Photo courtesy Richmond Cycling Corps
Five years ago, Craig Dodson detoured his professional cycling career into a pursuit motivated by something more than dreams of glory at the finish line. He established a nonprofit called Richmond Pro Cycling and built a team of young guys who spent half their time pushing pedals competitively and the other half on community service. That was the model: elite athletes as role models, mentors and civic volunteers.
The pro cycling function fell to the side a couple of years ago, however. The nonprofit, now known as Richmond Cycling Corps, focuses exclusively on enrichment activities and character development for young inner-city residents.
RCC, put plainly, has gone gangbusters. It’s steadily getting more city kids on bikes, sponsoring them on travel adventures and races far afield from Richmond, and teaching them how to maintain and fix the machines they ride. Corporate sponsors such as Bon Secours, Carmax, Groundforce IT and Dominion have thrown support to its mission, as Dodson has racked up accolades around town, including a C3 Creativity Award and the Valentine History Maker Award.
Dodson and his nonprofit were the subject of a 2011 feature in Richmond magazine, as he and his staff accompanied a group of kids to Philadelphia for an event that draws thousands of cycling enthusiasts.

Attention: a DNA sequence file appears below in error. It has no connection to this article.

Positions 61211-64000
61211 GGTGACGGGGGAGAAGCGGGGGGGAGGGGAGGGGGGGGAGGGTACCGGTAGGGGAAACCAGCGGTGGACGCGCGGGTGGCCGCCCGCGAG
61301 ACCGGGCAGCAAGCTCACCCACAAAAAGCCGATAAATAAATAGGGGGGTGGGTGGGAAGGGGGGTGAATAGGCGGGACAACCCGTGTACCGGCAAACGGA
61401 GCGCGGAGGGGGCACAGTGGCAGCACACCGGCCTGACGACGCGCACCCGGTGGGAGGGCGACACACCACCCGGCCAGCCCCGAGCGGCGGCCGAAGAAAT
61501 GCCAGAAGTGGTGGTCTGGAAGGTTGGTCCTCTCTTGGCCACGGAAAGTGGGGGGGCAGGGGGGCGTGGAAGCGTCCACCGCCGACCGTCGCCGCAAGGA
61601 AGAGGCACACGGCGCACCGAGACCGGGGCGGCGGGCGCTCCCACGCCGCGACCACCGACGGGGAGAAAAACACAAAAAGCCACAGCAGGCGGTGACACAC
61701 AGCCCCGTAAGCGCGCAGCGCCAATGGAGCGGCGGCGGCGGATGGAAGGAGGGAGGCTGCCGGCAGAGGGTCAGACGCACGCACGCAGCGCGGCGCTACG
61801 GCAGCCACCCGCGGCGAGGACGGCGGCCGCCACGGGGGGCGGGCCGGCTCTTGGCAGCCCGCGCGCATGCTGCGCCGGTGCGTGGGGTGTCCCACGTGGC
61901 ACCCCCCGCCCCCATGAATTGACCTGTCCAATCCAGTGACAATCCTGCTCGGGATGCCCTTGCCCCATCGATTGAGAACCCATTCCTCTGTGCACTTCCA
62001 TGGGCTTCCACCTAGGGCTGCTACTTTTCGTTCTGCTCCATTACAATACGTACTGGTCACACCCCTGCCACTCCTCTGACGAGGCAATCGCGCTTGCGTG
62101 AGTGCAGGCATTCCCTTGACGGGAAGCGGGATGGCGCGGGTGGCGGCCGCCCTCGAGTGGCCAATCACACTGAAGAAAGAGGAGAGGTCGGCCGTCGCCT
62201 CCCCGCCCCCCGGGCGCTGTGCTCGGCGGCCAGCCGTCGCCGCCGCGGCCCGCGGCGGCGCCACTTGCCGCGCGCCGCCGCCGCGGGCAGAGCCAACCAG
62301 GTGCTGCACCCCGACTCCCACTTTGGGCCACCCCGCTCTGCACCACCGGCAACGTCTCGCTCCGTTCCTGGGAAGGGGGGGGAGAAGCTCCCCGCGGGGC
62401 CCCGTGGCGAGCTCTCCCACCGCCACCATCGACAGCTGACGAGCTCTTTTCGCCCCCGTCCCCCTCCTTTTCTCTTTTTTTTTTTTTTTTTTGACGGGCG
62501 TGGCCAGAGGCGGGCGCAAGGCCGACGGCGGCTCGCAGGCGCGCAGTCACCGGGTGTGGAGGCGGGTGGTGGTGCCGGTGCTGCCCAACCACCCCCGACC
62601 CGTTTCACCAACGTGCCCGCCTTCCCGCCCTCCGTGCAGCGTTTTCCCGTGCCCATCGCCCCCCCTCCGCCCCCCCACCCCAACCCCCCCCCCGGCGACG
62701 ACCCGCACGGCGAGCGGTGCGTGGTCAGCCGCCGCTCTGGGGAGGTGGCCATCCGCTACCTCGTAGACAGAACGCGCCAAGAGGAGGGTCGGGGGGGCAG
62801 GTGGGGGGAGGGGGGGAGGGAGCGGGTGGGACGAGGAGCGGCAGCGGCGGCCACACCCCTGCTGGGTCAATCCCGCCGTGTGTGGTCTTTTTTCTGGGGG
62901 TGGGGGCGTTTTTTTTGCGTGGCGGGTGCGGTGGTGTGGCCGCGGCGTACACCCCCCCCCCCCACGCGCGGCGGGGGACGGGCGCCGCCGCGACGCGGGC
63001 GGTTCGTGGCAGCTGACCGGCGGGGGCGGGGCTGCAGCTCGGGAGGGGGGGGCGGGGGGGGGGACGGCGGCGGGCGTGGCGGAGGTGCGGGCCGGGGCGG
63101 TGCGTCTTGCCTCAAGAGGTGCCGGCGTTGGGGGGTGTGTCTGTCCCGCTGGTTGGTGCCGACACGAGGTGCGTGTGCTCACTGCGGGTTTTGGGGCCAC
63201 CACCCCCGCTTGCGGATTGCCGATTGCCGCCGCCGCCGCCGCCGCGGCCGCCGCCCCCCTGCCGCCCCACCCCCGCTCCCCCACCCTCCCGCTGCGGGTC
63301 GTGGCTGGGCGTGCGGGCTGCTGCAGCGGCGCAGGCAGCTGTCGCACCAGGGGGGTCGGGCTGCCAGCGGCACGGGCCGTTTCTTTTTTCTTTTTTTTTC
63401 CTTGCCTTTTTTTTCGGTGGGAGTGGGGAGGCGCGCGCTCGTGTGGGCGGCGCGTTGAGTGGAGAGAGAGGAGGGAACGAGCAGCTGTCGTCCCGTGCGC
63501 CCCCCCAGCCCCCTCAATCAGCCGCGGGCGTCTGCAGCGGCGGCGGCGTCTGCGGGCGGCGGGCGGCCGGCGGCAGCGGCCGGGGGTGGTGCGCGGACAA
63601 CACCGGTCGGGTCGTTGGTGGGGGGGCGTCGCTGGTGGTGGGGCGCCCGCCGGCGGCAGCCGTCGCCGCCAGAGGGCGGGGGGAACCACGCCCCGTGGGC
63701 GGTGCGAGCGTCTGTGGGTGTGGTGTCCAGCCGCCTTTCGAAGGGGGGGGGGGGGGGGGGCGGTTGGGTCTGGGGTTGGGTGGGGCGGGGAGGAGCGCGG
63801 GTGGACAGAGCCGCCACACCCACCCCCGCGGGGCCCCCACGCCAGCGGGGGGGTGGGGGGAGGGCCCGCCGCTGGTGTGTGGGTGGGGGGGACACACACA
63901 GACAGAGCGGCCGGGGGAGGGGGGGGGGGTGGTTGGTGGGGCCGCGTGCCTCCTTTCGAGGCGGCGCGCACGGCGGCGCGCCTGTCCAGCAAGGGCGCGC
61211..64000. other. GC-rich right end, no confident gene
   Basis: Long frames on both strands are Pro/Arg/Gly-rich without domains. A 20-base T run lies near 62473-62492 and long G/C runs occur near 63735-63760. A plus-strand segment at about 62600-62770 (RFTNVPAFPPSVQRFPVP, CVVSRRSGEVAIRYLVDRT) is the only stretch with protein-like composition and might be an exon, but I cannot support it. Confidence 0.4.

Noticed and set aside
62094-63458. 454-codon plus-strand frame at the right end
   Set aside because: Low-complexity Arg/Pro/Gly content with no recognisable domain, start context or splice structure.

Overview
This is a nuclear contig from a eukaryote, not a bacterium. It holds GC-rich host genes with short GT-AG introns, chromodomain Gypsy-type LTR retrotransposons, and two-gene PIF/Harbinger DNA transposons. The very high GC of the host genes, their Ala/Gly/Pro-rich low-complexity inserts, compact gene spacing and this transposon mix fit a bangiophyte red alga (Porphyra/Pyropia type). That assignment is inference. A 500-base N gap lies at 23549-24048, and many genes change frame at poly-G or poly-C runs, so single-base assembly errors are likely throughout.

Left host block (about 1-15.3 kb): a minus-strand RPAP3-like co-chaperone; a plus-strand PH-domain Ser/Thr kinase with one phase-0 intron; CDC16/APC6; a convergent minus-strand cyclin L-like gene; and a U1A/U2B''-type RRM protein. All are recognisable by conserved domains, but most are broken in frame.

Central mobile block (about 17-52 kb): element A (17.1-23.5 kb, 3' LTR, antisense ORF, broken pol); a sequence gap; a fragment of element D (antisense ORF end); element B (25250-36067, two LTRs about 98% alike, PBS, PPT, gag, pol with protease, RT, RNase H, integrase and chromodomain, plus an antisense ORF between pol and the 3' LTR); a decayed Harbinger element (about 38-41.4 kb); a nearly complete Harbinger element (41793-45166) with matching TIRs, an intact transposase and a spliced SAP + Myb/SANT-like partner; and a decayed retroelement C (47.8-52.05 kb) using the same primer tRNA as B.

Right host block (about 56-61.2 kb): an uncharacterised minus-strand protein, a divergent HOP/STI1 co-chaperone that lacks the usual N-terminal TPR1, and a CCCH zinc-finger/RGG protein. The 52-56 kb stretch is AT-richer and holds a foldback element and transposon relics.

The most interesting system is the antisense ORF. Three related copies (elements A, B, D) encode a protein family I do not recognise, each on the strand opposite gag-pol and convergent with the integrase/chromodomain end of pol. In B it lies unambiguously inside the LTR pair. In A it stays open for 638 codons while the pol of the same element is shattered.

In February, RCC launched a mountain biking team at Armstrong High School, where it also used nearby acreage to carve out a 1.5-mile trail circuit with tricky “skills features,” the Armstrong Bike Park; according to the nonprofit, it’s the nation’s only inner-city school with this level of dedication to cycling and its own mountain biking trail. In fact, the Armstrong High team finished third out of 15 teams in this year’s National Interscholastic Cycling Association’s state mountain bike racing series this fall.
And yesterday, more big news for RCC: It announced it’s significantly growing its footprint in the city’s East End by taking on take on three more schools — Woodville Elementary, Fairfield Court Middle and MLK Middle.
The expansion will channel more resources into the Armstrong Bike Park, Dodson says. In January, the 10-acre park will have a shelter incorporating two heavy-duty freight containers for storage and where RCC can offer mechanical service on its bikes and others owned by local youths.
“We’re going to craft it into a sort of ‘barn.’ Functionally, it's going to have all of our beginner bikes,” he says. A peaked roof will span over the pillar-like freight containers, forming a tunnel through which the park’s trail will run. He adds, “It’s going to be interactive and really cool.”